No matter how complex the science, there’s always a simple starting point when it comes to breast cancer: awareness.
Every woman should know her risk of developing breast cancer.
To begin, it can help to look at the straightforward statistics: A woman’s average lifetime risk of developing breast cancer is 12%—essentially a 1-in-8 chance of facing this disease.
Women at higher risk have more risk factors, which can put their lifetime risk at about 20%, or a 1-in-5 chance.
The screening guidelines for breast cancer change depending on the level of risk.
Women at lower risk can follow the basic screening guidelines. Women at high risk will require additional testing, which can increase the odds of spotting cancer much sooner.
The critical point is that doctors can potentially save a patient’s life if they know the risk factors involved. Prevention and early detection are often the best medicine.
Risk factors for breast cancer include:
- Family history of breast or ovarian cancer
- History of breast biopsies
- Dense breast tissue
- Early onset menses, late onset menopause
- Not having children
- Sedentary lifestyle
- Alcohol use
One of our patients at the Spectrum Health High Risk Breast clinic—I’ll call her Sandy—came to see us after she had a conversation at the Spectrum Health Midlife, Menopause and Sexual Health clinic.
We always ask questions about risk when considering hormone medication for menopause symptoms.
Sandy had a significant family history of breast cancer. She had not had children. She had dense breasts. She was overweight.
I recommended she undergo further evaluation with physician assistant Susanne Pettigrew.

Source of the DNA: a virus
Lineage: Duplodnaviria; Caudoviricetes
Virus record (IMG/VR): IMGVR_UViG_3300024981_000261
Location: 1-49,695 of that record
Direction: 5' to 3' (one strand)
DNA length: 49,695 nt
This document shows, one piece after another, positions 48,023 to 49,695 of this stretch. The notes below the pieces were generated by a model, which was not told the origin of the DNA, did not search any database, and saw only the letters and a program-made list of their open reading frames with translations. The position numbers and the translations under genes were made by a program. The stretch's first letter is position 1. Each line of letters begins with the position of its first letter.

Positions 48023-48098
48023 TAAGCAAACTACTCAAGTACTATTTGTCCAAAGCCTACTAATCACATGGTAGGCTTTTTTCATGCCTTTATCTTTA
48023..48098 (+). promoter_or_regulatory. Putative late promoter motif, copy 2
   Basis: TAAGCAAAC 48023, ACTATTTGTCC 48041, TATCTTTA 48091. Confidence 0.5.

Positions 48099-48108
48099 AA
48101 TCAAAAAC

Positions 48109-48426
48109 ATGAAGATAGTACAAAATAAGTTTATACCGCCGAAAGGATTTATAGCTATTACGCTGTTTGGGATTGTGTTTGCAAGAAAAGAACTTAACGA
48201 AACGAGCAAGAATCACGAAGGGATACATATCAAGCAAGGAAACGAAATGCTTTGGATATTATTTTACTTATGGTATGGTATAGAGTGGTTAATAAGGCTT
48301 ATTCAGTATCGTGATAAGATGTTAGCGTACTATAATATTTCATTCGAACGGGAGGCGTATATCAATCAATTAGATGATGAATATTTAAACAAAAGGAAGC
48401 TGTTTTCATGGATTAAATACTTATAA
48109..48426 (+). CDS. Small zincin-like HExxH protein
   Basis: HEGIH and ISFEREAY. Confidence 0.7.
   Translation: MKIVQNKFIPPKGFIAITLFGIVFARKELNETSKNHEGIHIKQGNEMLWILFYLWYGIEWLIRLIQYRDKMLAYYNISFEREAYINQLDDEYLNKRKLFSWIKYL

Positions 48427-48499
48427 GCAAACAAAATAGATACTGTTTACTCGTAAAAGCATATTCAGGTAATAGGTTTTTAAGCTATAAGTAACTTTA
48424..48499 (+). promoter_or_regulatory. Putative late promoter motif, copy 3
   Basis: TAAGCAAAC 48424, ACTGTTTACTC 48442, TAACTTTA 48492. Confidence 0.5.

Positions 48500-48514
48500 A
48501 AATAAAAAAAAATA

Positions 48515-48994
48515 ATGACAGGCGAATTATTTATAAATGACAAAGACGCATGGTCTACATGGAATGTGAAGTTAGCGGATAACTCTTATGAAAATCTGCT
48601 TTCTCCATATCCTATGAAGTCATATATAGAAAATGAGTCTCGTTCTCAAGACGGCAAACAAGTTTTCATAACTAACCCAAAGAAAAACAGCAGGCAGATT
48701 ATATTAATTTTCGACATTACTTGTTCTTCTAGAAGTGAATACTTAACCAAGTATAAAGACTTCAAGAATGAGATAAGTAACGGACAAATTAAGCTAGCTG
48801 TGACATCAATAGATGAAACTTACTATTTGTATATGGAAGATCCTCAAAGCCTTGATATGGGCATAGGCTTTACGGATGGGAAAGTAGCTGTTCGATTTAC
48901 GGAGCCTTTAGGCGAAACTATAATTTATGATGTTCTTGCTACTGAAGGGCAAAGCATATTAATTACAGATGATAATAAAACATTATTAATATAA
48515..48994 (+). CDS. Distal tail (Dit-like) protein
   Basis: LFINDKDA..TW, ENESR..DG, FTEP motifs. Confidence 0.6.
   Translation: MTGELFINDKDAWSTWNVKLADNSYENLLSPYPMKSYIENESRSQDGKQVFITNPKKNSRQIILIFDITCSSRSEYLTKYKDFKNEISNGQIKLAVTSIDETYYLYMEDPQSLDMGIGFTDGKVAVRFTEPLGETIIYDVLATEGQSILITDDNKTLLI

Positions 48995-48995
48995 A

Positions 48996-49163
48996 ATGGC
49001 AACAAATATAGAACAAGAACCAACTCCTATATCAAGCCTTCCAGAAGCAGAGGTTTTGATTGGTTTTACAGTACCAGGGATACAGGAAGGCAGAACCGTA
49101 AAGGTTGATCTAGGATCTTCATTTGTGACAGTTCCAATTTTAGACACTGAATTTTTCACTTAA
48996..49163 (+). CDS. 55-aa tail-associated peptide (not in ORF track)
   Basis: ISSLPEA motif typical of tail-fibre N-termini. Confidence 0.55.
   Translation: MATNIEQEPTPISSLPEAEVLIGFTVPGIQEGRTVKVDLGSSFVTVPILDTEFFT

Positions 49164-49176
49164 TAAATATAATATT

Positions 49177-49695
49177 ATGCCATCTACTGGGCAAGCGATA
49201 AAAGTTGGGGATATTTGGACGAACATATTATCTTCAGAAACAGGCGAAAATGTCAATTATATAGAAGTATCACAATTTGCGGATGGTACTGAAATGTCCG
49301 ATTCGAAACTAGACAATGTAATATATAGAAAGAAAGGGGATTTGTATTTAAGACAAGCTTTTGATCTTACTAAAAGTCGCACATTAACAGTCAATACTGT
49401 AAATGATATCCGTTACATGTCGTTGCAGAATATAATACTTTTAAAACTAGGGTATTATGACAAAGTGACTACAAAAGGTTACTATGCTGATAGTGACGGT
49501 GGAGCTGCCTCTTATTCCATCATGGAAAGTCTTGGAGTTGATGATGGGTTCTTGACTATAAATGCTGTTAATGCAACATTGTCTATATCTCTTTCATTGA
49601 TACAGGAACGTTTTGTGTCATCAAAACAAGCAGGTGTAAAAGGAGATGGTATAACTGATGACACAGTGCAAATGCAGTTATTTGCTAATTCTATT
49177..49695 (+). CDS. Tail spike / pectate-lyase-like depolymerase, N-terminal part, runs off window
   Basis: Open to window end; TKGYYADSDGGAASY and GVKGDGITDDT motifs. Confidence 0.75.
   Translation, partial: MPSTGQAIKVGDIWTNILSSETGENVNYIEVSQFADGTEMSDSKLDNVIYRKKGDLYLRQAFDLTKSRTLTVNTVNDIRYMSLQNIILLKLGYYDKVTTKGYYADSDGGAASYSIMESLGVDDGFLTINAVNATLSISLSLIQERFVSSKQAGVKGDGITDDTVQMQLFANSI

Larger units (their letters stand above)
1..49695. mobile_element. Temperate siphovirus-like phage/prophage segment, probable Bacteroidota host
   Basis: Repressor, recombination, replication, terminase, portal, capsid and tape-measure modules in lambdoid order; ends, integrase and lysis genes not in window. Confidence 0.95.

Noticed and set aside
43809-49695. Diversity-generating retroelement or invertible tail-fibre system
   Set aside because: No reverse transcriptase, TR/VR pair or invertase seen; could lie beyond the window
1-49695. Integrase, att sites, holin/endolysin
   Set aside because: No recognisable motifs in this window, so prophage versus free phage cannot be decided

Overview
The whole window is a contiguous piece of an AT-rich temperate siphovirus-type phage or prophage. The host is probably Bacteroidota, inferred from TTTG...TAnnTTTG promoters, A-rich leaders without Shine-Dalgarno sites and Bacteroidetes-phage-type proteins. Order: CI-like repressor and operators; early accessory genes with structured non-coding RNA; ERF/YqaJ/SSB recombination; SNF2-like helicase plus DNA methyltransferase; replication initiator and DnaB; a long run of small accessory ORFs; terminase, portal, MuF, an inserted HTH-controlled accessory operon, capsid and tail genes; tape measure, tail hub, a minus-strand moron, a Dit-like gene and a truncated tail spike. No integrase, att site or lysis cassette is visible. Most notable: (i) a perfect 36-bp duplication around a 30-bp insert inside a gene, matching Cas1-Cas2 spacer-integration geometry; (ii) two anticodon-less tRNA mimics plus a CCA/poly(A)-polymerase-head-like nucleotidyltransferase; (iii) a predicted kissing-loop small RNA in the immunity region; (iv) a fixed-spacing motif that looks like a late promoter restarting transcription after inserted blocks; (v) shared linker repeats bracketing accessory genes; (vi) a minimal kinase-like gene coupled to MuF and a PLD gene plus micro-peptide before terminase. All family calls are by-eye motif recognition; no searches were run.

At the High Risk Breast Clinic, the team asked Sandy questions about her habits, family history and prior mammograms.
She had one biopsy of her breast tissue in the past and it came back benign.
This increased her risk even more.
The team evaluated her with a risk calculation called a Tyrer-Cuzick score. It showed a lifetime risk of 45%.
Based on her family history of cancer, we also offered her genetic testing, which showed she had the BRCA2 mutation. This increased her risk of breast cancer to 55 to 85%.
Genetic mutations only account for 5 to 10% of breast cancer, but for those who have it, it’s a significant factor.
Sandy had to consider her options.
She chose to have an MRI because she wasn’t sure if she wanted to undergo a risk reduction mastectomy, which would involve removal of her breast tissue to reduce her risk.
This type of surgery is a big deal. Preparation and knowing what to expect is important.
Sandy’s MRI results showed some suspicious areas. The biopsy showed ductal carcinoma in situ, an early non-invasive breast cancer.
Doctors scheduled her for a bilateral mastectomy and sentinel node biopsy.
The results made her happy that she underwent testing.
She had several spots of carcinoma in both breasts, but no invasive cells and the lymph nodes were clean. She knew she faced high odds of developing invasive breast cancer in the near future.
The testing and early surgery likely saved her life.
At the High Risk Breast clinic, providers talk to women about steps they can take to reduce their risk of breast cancer.
Like what? Maintaining a healthy weight, avoiding tobacco, keeping alcohol to a minimum, staying active with daily exercise and choosing a healthy diet that includes vegetables such as broccoli, Brussels sprouts and cauliflower.
If a woman is at high risk, she might also qualify for medication such as selective estrogen receptor modulators, which would include tamoxifen. This blocks the breast estrogen receptors.
Another approach is an aromatase inhibitor, which blocks estrogen production from pre-hormones made in fat and adrenal glands.
These medications can have significant side effects, but they’re powerful in lowering risk.
Ultimately, we want to put the decision-making power into the hands of each woman. We want all women to know their options.
We also encourage women to take ownership of their results and look at their mammogram report for the BI-RADS score and breast density, information that is required to be on every report.
Breast cancer can afflict anyone, but our goal is to help prevent it.
And if it hasn’t been prevented, we aim to find it early.
Detected early, breast cancer requires less treatment, which allows a woman to get back to her life sooner.